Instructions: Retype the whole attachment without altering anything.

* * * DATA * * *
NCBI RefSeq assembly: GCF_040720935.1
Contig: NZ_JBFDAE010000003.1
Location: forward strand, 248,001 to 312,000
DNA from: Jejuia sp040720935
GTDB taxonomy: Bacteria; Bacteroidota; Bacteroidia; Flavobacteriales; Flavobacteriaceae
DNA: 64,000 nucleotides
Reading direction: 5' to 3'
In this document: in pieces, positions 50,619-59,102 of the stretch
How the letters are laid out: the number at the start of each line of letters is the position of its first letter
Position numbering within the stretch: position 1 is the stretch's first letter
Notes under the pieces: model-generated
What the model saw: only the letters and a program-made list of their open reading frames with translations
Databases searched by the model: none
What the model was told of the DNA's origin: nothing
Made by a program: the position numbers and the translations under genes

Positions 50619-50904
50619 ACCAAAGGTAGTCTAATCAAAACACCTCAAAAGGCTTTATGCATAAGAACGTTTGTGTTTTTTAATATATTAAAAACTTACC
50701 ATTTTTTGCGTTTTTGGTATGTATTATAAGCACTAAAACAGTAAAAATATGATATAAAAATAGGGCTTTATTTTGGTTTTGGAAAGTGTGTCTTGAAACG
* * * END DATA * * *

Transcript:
NCBI RefSeq assembly: GCF_040720935.1
Contig: NZ_JBFDAE010000003.1
Location: forward strand, 248,001 to 312,000
DNA from: Jejuia sp040720935
GTDB taxonomy: Bacteria; Bacteroidota; Bacteroidia; Flavobacteriales; Flavobacteriaceae
DNA: 64,000 nucleotides
Reading direction: 5' to 3'
In this document: in pieces, positions 50,619-59,102 of the stretch
How the letters are laid out: the number at the start of each line of letters is the position of its first letter
Position numbering within the stretch: position 1 is the stretch's first letter
Notes under the pieces: model-generated
What the model saw: only the letters and a program-made list of their open reading frames with translations
Databases searched by the model: none
What the model was told of the DNA's origin: nothing
Made by a program: the position numbers and the translations under genes

Positions 50619-50904
50619 ACCAAAGGTAGTCTAATCAAAACACCTCAAAAGGCTTTATGCATAAGAACGTTTGTGTTTTTTAATATATTAAAAACTTACC
50701 ATTTTTTGCGTTTTTGGTATGTATTATAAGCACTAAAACAGTAAAAATATGATATAAAAATAGGGCTTTATTTTGGTTTTGGAAAGTGTGTCTTGAAACG